The Unquiet Grave : The FBI and the Struggle for the Soul of Indian Country

The Unquiet Grave : The FBI and the Struggle for the Soul of Indian Country, by Steve Hendricks ($7.58).

[I was introduced to this book by a friend, who is the author’s uncle.  I’ve been interested in the situation of native Americans since reading Dee Brown’s Bury My Heart at Wounded Knee a number of years ago — so many that I have one of the original HB copies.   Besides being an interesting story, I greatly admire, and deeply envy, the quality of the author’s prose.  — rls]

Amazon sez:  Investigative journalist Hendricks significantly updates the story of the American Indian Movement (AIM) to reclaim civil and treaty rights, which has been generally underreported and lacked substantial book-length treatment since Peter Matthiessen’s In the Spirit of Crazy Horse (1983). Bracketed by the 1976 murder of AIM activist Anna Mae Aquash and the 2004 trial related to it, Hendricks’s swift narrative is riddled with judicial travesties, coverups, vigilantism, COINTELPRO-style tactics, mounting paranoia and lawlessness on both sides, as activists and ordinary American Indians confront the devastating neglect and outright hostility of government authorities. Based on reams of newly released official documents (many the result of the author’s own Freedom of Information Act lawsuits) and interviews with many surviving actors and witnesses, the book’s committed journalism doesn’t leave its sympathies in doubt, while also holding AIM’s militants responsible for their actions. Hendricks is careful throughout this harsh, heart-thumping account never to lose sight of the larger context. “Aquash,” he persuasively reminds us, “was murdered because the government of the United States waged an officially sanctioned, covert war on the country’s foremost movement for Indian rights.”: Investigative journalist Hendricks significantly updates the story of the American Indian Movement (AIM) to reclaim civil and treaty rights, which has been generally underreported and lacked substantial book-length treatment since Peter Matthiessen’s In the Spirit of Crazy Horse (1983). Bracketed by the 1976 murder of AIM activist Anna Mae Aquash and the 2004 trial related to it, Hendricks’s swift narrative is riddled with judicial travesties, coverups, vigilantism, COINTELPRO-style tactics, mounting paranoia and lawlessness on both sides, as activists and ordinary American Indians confront the devastating neglect and outright hostility of government authorities. Based on reams of newly released official documents (many the result of the author’s own Freedom of Information Act lawsuits) and interviews with many surviving actors and witnesses, the book’s committed journalism doesn’t leave its sympathies in doubt, while also holding AIM’s militants responsible for their actions. Hendricks is careful throughout this harsh, heart-thumping account never to lose sight of the larger context. “Aquash,” he persuasively reminds us, “was murdered because the government of the United States waged an officially sanctioned, covert war on the country’s foremost movement for Indian rights.”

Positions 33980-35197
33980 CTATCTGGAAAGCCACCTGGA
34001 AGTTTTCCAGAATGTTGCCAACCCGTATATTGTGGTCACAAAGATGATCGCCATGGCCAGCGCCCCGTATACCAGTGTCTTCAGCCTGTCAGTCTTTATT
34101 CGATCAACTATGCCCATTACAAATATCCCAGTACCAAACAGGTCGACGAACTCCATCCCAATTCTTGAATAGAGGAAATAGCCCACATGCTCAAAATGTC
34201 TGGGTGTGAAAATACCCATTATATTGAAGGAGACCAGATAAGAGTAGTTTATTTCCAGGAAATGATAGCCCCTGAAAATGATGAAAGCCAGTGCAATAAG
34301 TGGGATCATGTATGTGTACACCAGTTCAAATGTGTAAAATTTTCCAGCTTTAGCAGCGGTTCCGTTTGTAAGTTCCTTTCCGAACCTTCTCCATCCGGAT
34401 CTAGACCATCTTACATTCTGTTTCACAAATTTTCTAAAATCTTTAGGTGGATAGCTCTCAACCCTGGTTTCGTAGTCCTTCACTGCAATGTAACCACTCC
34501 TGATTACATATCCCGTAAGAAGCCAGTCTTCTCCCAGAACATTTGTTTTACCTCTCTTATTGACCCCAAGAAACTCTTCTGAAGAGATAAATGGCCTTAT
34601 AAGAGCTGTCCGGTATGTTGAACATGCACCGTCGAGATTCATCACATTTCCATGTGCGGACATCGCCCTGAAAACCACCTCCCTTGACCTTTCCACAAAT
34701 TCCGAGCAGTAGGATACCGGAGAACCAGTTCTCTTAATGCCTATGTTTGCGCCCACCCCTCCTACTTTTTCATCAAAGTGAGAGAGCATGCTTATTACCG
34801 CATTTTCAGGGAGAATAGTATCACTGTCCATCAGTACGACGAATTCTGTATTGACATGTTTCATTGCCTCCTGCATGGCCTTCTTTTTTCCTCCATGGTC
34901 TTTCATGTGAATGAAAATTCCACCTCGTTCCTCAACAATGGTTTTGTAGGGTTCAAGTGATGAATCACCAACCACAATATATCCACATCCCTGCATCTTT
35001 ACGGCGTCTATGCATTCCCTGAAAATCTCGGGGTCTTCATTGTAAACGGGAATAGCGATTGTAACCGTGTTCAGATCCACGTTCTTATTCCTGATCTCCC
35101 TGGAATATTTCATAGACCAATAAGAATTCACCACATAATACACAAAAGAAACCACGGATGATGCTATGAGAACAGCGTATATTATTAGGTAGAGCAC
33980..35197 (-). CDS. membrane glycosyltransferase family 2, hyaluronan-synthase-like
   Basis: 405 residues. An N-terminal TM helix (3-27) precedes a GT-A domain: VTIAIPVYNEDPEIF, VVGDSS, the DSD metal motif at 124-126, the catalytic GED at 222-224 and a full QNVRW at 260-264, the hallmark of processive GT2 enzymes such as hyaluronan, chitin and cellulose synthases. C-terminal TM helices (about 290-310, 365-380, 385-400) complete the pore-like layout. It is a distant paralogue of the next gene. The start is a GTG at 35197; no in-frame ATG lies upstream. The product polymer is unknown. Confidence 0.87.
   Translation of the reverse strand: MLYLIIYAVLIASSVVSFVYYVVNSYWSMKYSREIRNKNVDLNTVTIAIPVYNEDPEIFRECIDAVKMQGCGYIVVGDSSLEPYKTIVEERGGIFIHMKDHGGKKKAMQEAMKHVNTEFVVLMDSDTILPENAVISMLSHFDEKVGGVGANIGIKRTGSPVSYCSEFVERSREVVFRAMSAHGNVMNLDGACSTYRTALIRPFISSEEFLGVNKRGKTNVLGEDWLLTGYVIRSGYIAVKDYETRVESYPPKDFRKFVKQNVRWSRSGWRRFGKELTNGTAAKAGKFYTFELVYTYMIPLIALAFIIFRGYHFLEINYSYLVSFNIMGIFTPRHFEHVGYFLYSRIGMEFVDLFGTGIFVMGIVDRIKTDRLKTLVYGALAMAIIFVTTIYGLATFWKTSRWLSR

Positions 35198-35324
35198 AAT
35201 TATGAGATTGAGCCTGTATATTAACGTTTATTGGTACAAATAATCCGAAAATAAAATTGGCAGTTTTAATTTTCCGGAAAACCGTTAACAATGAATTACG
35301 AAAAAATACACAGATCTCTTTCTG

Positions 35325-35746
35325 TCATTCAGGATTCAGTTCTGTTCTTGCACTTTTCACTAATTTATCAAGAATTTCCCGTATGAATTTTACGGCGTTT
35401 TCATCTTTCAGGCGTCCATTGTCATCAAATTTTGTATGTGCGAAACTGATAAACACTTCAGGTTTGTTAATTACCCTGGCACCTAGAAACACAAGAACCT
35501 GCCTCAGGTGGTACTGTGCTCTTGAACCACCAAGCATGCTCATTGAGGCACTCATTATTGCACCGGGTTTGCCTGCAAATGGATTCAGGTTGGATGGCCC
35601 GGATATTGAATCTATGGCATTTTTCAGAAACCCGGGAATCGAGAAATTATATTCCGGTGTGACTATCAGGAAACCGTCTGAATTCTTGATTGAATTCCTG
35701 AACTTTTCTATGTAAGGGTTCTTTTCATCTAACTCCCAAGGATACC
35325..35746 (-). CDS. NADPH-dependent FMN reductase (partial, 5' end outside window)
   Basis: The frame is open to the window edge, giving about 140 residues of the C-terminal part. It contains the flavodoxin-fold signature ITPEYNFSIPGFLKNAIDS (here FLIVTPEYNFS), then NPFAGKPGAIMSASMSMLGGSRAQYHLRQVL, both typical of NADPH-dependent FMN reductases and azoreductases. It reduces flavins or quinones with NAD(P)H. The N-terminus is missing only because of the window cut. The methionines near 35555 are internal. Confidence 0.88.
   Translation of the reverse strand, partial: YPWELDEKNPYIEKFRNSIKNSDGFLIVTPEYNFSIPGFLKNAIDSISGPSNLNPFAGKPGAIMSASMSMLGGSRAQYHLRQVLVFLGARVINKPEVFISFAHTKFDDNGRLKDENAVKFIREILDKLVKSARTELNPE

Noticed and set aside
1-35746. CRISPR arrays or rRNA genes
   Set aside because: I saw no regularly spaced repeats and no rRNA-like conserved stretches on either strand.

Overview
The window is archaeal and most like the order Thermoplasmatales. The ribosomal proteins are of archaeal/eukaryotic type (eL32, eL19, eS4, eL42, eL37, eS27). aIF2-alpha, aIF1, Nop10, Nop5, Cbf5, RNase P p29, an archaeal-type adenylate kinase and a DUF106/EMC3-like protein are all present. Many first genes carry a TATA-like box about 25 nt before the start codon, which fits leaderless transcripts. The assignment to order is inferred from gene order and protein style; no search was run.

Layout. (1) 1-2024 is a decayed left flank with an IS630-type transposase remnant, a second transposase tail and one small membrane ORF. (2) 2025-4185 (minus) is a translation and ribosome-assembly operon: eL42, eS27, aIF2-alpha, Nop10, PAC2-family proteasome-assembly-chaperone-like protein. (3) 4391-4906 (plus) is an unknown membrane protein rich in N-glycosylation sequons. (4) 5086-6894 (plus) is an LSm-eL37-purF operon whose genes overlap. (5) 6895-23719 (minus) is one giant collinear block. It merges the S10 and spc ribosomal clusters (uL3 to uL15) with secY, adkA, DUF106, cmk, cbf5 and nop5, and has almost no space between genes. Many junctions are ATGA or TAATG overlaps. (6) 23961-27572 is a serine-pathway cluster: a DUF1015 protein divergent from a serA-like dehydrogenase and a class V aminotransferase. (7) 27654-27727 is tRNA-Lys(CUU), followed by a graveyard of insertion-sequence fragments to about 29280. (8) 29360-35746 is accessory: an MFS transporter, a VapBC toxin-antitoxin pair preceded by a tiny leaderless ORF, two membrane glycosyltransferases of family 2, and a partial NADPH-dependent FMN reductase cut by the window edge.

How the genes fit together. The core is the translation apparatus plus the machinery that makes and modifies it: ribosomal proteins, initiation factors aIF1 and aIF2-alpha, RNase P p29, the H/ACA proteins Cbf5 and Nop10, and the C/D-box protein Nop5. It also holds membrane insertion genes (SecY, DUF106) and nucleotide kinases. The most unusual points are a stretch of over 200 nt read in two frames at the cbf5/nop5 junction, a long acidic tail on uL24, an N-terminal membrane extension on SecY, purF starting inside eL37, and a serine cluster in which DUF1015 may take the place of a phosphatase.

1 Comment »

  1. […] that this book is to be released in October, 2010.  See my previous recommendation by this author.  — rls] Amazon sez: Exceptionally well written and deeply reported—a gripping […]

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